“It’s this beautifully quiet work,” says Paula Willmot Kraus, Gallery Coordinator for City of Kettering Parks, “but it’s really shouting in so many ways.” The work in question is Lori Kella’s, which the artist describes as looking at the “fragility and resilience of this complex ecosystem” in the Great Lakes. But there’s imaginative sleight of hand in her work, an uncanny sort of tension. Because they are not photographs of the wilds, as a cursory glance would suggest: Kella uses vellum and soap and paper and wool to craft verisimilitudes of lost species and habitats. “She creates these really elaborate dioramas that are then beautifully lit and photographed, that take you to another place. You really feel familiar with this landscape, even though you know it’s fabricated,” says Kraus. And the works reward time spent in their company, with an abundance of subtle layers and elements. (Kraus notes the fish under the surface in Habitat Restoration, below.) “Part of it is that desaturating the color palette makes it feel a little ethereal, says Kraus. “Not like winter, but that but there’s something haunting.”
The exhibition comprises two connected gallery rooms, one of which hosts Kella’s ghost species series, individual photographs of Kella’s handmade flora and fauna. “They are these beautiful portraits of things and critters that you don’t know if they’ll be around much longer,” says Kraus. “Lori describes it in her statement as: these may be the only reference to them that we will be left with.” The other room holds Kella’s diorama work, many of which incorporate the elements created as ghost species.
“I think it’s an important show in Dayton,” says Kraus. “It’s a large body of work. She really put her heart and soul into it.” The photographs, it bears noting, are substantial in size. Says Kraus: “They’re beautiful online, but seeing the work in person just knocks it out of the park. But we made everything virtual so people can see it, whatever their comfort level.”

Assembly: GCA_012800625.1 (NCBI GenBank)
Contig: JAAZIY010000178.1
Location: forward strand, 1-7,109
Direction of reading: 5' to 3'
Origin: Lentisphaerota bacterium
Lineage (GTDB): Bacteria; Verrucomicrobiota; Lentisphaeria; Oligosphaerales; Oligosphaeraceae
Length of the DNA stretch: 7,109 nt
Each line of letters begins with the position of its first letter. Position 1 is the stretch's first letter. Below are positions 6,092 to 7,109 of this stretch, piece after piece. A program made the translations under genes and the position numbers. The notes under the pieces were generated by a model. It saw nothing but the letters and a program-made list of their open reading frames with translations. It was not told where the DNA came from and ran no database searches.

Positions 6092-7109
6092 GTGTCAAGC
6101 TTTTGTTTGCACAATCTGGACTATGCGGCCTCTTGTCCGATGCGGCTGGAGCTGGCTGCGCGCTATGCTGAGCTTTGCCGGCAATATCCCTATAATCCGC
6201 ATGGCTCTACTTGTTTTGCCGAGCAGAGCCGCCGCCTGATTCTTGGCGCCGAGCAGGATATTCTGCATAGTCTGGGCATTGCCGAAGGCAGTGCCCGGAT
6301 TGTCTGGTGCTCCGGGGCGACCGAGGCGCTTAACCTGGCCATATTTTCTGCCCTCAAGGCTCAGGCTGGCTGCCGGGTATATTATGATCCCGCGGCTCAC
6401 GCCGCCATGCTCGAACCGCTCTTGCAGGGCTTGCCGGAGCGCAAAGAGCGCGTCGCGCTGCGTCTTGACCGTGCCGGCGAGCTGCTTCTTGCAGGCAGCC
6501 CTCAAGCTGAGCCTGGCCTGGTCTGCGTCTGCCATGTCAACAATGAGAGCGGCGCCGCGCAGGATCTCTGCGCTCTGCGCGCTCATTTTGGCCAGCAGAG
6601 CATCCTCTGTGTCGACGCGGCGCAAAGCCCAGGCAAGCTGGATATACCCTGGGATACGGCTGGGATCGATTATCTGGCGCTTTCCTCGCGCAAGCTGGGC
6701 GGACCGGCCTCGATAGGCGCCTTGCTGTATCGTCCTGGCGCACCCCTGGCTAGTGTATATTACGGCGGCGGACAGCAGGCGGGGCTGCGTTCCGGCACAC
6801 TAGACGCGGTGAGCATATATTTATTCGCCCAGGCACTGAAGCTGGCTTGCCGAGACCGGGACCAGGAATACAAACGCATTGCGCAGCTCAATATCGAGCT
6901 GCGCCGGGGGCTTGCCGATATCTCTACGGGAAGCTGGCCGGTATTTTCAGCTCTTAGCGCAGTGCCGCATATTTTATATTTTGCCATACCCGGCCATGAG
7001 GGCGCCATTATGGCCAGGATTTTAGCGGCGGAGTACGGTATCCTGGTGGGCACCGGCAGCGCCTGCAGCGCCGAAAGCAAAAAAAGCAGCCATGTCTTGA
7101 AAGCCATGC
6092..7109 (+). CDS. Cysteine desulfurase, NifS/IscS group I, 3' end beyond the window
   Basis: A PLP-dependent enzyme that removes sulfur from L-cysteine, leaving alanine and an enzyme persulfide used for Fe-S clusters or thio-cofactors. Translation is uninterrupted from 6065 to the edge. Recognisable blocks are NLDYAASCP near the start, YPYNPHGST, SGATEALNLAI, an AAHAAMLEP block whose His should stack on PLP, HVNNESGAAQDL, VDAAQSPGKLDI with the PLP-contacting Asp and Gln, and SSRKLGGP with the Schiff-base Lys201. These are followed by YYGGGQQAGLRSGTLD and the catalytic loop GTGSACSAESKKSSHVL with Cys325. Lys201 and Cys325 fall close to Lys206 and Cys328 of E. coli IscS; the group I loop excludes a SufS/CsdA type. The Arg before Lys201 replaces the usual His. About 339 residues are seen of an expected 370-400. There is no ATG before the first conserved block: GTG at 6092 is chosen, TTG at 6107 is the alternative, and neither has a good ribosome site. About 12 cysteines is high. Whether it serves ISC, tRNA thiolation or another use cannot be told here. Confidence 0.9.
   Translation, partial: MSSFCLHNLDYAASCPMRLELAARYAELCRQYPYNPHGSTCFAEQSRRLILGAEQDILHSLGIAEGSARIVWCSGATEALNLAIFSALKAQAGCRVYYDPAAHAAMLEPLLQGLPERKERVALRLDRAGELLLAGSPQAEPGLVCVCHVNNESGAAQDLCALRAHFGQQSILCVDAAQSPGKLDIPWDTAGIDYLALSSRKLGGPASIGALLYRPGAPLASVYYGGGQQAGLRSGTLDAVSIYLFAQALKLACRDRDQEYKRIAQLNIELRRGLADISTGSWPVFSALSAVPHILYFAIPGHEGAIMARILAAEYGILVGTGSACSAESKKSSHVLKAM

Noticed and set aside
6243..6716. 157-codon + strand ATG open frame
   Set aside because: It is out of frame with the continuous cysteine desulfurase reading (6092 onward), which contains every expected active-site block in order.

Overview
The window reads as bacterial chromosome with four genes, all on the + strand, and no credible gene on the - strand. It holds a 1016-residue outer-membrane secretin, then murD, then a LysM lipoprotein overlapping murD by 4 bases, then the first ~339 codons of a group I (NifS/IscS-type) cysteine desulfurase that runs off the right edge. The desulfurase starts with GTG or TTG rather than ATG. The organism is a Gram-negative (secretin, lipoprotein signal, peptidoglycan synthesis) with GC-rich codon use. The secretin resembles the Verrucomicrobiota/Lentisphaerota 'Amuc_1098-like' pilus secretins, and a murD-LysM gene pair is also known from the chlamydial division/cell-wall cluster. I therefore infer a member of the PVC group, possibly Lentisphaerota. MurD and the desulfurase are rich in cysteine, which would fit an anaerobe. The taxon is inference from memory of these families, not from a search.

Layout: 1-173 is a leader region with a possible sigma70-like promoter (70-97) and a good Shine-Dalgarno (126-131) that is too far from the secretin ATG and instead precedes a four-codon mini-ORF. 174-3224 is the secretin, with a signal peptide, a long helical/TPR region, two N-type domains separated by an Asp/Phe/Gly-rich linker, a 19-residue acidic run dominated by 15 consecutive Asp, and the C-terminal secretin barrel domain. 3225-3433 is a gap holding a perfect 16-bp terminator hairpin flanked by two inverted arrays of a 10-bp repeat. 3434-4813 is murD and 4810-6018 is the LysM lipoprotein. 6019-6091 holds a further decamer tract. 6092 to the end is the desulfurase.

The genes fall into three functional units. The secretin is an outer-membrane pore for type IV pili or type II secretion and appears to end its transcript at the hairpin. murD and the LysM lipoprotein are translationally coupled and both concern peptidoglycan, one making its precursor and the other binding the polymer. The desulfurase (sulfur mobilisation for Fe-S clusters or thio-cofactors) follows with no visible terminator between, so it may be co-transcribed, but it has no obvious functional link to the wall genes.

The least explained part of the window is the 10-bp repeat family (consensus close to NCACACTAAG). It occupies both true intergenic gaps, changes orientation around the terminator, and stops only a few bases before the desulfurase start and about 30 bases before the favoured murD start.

Watch a video showcase of the exhibition.
Close Contact: Photography, Nature, and the Alternative Process
Primarily a co-working space in downtown Cincinnati, 1628 Ltd. operates something of a nontraditional gallery, bringing in artwork to create an inspiring space for those working, and enlisting University of Cincinnati co-op students as curators each semester. On of those co-op students, Lauren Darpel, developed the current first-floor exhibition around alternative photographic processes and the interplay of light and nature in photography, or per the exhibition language, how “photography is connected to nature not just as the photographic subject, but in its dependence on light [as it is] captured and recorded to create an image, so the natural world can be captured in real time.”
“It’s an exploration of the artists’ understanding of nature and their own body,” says Annabel Biernat, lead art curator for 1628 Ltd. “There are cyanotypes, photograms, photographic collages. It’s a lot about experimental photography.”
They were ahead of the 2020 curve in the virtual landscape: “With every show, we do a virtual scan of our facility for accessibility reasons,” says Biernat, in reference to them being a membership coworking space, “but now that is also obviously a little bit more prominent to make the show as accessible as possible.”
Watch a video showcase of the exhibition.
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As the Covid-19 pandemic reshaped our world, FotoFocus had to pivot. First, by pledging part of its 2020 Biennial budget to financially support more than 100 Participating Venues and Partners in the region’s art community through FotoFocus Emergency Art Grants, and further, by enhancing other pathways to support lens-based art and engage the public in accordance with its mission. The Lens—the FotoFocus editorial arm—is one such avenue.